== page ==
In some ways, Google remains pretty consistent with its algorithm updates. Though major updates like Panda and Penguin have shaken up search rankings and caused frantic business owners to scramble to update their strategies, ultimately Google just wants to give the people what they’re looking for.
Still, as people search in new ways using new technologies, different qualities become important to them. As a result, Google and other search engines gradually refine their approach, catering to these new technologies, and forcing search marketers to adapt their SEO strategy as well. Understanding the complex relationship between technology and search can help business owners adapt those SEO strategies proactively, anticipating the needs of their users and staying ahead of the curve in the world of search.
Historically, there have been many phases of search evolution as a result of new technology. Looking back at these calls and responses can help you see the pattern that Google and other search engines continue to follow. Even the rise of search itself began as a response to the need to search the ever-growing amount of information on the web. In each of these milestones, you’ll see a distinct series of steps; an emergence of new technology, the adoption of new technology, and eventually an algorithm to address the popularity of the technology.
The Discovery of SEO
Search first emerged as a solution to a problem: how do you find relevant information on the web? In a sense, search technology was the first new technology to influence search. When Google came on the scene, people quickly realized how it worked, and made frantic efforts to get their sites ranked using whatever tactics they could, including black hat practices and spam. It worked, for a time, but Google soon caught on. Because so many websites were trying to take advantage of search technology and more people were demanding more relevant results, they refined their quality standards and started penalizing sites that engaged in black hat strategies.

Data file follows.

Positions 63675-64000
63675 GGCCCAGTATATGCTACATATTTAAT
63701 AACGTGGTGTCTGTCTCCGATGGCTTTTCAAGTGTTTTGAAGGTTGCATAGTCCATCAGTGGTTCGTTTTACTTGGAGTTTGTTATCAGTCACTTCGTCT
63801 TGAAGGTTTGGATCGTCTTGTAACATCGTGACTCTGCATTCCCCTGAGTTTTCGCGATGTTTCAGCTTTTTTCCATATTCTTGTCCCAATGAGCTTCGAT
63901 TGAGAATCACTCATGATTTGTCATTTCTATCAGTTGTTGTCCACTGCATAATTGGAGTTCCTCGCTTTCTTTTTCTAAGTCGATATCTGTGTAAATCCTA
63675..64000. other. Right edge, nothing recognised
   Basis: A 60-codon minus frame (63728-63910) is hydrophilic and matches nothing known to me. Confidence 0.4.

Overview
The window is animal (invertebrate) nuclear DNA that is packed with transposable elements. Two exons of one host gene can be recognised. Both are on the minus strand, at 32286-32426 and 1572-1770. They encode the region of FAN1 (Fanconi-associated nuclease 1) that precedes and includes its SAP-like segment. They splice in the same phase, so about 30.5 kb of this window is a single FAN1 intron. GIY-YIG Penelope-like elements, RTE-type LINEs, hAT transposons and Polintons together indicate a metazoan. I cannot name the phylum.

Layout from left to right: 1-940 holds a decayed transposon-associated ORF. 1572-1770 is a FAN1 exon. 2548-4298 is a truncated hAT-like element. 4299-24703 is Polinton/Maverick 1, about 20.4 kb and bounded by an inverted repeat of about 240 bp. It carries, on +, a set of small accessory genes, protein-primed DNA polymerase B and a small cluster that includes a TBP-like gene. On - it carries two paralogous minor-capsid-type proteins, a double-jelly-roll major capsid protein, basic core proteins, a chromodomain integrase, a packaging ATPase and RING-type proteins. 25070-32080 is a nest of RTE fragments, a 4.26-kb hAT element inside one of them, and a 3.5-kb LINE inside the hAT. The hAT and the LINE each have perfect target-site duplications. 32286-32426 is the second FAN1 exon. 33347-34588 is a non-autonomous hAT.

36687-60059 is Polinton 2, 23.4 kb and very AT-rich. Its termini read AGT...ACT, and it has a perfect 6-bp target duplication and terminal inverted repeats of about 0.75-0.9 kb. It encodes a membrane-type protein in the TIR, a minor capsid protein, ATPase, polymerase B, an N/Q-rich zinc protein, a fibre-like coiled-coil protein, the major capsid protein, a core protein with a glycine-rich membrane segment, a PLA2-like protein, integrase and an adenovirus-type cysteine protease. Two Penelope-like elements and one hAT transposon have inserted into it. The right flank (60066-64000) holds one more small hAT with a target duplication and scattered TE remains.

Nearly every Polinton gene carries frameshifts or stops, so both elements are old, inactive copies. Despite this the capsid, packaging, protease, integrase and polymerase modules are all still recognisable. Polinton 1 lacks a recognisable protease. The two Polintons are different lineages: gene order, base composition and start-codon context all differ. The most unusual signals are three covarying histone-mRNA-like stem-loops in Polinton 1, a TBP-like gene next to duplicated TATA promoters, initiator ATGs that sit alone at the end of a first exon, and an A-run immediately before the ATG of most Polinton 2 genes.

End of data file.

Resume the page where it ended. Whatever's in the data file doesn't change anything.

The Onset of Social Media
Social media started out as a fleeting hobby by niche groups of adolescents, but it quickly evolved into the ubiquitous medium we know it as today. People began to rely on social media for daily communications, updates, and even relationships with their favorite brands and companies.Responding to this emerging trend of use, Google started incorporating social signals into its algorithm. Relevant social media profiles began to emerge in branded searches, and the social followings of companies were incorporated into their overall domain authority. Today, it’s almost impossible to get ranked without engaging in social media in some way.
Tablets and Mobile Devices
Desktop computers have been slowly dying over the past five years or so. Smartphones started out as a novelty, which a small percentage of users owned and a smaller percentage of users relied on. But within a few years, people across the country were ditching their traditional phones for upgraded smartphones, and starting to rely on them for online searches. Now, users rely on all kinds of mobile devices, including smartphones and tablets, and in response, Google has refined its algorithm to make search easier for users relying on such devices. Sites that are optimized for mobile rank higher than ones that aren’t, even in desktop searches, and the better user experience you offer for mobile users, the more likely you are to rank high.
Apps and Services
In part due to the emergence of mobile devices, users are starting to rely on the information of third-party apps more than information they can uncover through traditional searches. Local directories like Yelp provide detailed information, including reviews, on local establishments, and utilities like Google Maps can offer functionality independent of a separate website. Because of this, Google has incorporated signals from more third-party apps into its ranking process. For example, companies with a large number of positive reviews rank higher than those with bad reviews.
The best way to apply the insights you’ve gained from looking back on Google’s response to new technology is to anticipate the changes that are to come. If you can proactively change your strategy to cater to the first users of a new technology, you’ll stand to see massive benefits while the competition is still struggling to catch up.
Wearable technology, most notably in the form of smart watches, will soon start to grow in popularity. Due to their small screen size, search results will be restricted, and users will rely even more on apps to get their information. Similarly, they’ll rely on more visual information, and Google will reward sites will ample images and videos to serve those users. Smart watches will also be used frequently by usersen route somewhere, so local search will become more important than ever. Voice search will also be popular, due in part to smart watches’ small screen sizes, so companies can benefit from writing in a more conversational format.
Of course, emerging technology won’t just stop at wearable smart devices. It will continue to evolve, year after year, and user adoption trends will change in response. Your goal as a business owner should be to spot those trends early, predicting the next wave of technological evolution, and anticipating the needs of those users. As a general rule, making your users happy will get you ranked higher on search engines, but more importantly, you’ll be improving your customers’ satisfaction and loyalty.